Author(s): Niimura Y, Nei M
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Abstract Odor perception in mammals is mediated by a large multigene family of olfactory receptor (OR) genes. The number of OR genes varies extensively among different species of mammals, and most species have a substantial number of pseudogenes. To gain some insight into the evolutionary dynamics of mammalian OR genes, we identified the entire set of OR genes in platypuses, opossums, cows, dogs, rats, and macaques and studied the evolutionary change of the genes together with those of humans and mice. We found that platypuses and primates have <400 functional OR genes while the other species have 800-1,200 functional OR genes. We then estimated the numbers of gains and losses of OR genes for each branch of the phylogenetic tree of mammals. This analysis showed that (i) gene expansion occurred in the placental lineage each time after it diverged from monotremes and from marsupials and (ii) hundreds of gains and losses of OR genes have occurred in an order-specific manner, making the gene repertoires highly variable among different orders. It appears that the number of OR genes is determined primarily by the functional requirement for each species, but once the number reaches the required level, it fluctuates by random duplication and deletion of genes. This fluctuation seems to have been aided by the stochastic nature of OR gene expression.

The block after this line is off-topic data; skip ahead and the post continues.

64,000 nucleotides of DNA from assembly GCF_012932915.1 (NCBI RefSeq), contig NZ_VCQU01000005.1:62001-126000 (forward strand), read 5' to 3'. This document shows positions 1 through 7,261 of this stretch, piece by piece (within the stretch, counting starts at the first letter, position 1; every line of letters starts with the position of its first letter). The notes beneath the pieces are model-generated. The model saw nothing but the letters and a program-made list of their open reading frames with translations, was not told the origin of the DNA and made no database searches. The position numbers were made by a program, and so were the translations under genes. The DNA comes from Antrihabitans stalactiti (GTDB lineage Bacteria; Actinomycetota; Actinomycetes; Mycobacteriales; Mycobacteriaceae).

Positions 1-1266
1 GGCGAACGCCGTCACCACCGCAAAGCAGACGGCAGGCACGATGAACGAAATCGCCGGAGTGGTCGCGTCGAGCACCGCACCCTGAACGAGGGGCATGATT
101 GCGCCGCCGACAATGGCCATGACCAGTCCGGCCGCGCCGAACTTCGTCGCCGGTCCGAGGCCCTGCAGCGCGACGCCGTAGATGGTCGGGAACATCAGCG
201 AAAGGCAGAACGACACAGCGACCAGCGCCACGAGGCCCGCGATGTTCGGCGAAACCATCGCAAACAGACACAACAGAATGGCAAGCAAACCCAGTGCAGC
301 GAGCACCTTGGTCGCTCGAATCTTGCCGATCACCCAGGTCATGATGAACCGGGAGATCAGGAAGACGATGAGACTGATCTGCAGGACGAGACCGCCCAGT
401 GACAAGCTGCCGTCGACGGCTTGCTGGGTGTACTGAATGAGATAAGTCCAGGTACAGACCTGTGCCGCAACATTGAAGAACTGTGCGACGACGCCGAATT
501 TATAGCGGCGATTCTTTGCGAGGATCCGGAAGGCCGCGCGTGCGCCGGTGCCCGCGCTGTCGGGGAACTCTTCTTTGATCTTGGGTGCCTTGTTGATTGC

This article was published in PLoS One
and referenced in Journal of Gastrointestinal & Digestive System